Freedom's Ring: Slavery, Emancipation, and the Making of America

Lecture Series Description: This series considers the rise and fall of American slavery from its 15th century origins through its long legacies.  It centers on the experience of people living in the territories of North America that would become the United States, though some attention will be paid to the institution of slavery beyond those boundaries.  Throughout the series, we will explore the relationship between the rise of the American state and its evolving definitions of freedom and citizenship, and the lived experiences of enslaved people as they endured human bondage in pursuit of their own liberation. 

Lecture Series Information: Tuesdays, 10:00-11:45 a.m., starting September 20, 2022, O’Shaughnessy Educational Center Auditorium, University of St. Thomas St. Paul Campus and simulcast online via Zoom.   

Lecture Series EducatorDr. David Williard is associate professor of history at the University of St. Thomas.  A scholar of the Civil War and Reconstruction eras, he studies the relationship between race, Confederate identity, and political culture.  His courses include the Civil War Era, the Long Emancipation, Reading Black Resistance, and United States Military History.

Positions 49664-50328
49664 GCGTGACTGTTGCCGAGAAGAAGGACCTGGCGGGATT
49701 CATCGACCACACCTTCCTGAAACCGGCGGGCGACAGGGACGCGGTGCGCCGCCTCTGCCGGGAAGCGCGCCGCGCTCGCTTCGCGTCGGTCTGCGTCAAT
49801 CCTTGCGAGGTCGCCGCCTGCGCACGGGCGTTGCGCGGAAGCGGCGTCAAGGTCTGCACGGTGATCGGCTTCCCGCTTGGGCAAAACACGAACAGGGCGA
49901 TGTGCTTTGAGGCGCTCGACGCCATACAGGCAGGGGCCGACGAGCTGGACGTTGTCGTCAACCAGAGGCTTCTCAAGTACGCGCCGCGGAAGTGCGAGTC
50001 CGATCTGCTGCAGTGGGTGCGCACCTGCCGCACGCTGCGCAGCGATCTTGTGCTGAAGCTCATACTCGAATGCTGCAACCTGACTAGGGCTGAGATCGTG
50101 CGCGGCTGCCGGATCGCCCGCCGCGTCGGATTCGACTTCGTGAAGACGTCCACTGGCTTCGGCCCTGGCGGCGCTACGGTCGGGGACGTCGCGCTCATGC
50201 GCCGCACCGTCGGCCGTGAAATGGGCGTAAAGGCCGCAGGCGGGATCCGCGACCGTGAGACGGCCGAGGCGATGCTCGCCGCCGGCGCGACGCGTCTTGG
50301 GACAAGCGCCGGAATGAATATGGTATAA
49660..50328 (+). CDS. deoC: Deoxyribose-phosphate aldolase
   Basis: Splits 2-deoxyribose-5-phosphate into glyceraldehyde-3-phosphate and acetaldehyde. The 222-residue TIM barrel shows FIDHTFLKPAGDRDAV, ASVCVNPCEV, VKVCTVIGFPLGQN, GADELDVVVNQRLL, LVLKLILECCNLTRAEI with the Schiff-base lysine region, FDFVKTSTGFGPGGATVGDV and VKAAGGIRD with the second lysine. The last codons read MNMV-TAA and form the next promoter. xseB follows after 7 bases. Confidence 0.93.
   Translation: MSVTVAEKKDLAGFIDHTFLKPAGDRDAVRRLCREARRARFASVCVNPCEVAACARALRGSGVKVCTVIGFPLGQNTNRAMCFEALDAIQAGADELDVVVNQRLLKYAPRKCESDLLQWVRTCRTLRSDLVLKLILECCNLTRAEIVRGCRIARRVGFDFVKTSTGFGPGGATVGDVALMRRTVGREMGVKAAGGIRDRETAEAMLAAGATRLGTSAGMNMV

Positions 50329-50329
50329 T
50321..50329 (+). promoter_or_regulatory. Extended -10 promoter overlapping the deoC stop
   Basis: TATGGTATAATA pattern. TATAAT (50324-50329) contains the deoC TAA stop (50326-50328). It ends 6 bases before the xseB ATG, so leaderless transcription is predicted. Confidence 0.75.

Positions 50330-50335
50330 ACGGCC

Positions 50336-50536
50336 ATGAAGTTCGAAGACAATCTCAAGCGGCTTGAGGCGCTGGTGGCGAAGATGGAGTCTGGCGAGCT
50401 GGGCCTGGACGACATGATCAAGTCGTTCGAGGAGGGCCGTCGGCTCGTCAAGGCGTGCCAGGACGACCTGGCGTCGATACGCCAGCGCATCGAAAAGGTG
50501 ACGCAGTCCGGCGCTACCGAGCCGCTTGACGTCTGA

Fee for the series: $100.00 per person (this is a six-week series)

To register on-line with a credit card on our secure page, click on this link

To register by check or cash, or to redeem a voucher, please complete this registration form and mail back to the address on the form: Fall 2022 Printable Registration Form

Link to campus mapSt. Paul Campus Map (7-2022)

Detailed Lecture Series Syllabus:

Sept. 20

Origins: The Trans-Atlantic Slave Trade and Its Colonial World

Sept. 27

 The Revolutionary Moment and Its Limits     

Oct. 4

"Crimes Which Would Disgrace a Nation of Savages:" Antebellum Slavery and the Coming of the Civil War

Oct. 11

And the War Came: Slavery, the Civil War, and the Second American Revolution

Oct. 18

Out of the House of Bondage: Emancipation, Juneteenth, and Jubilee

Oct. 25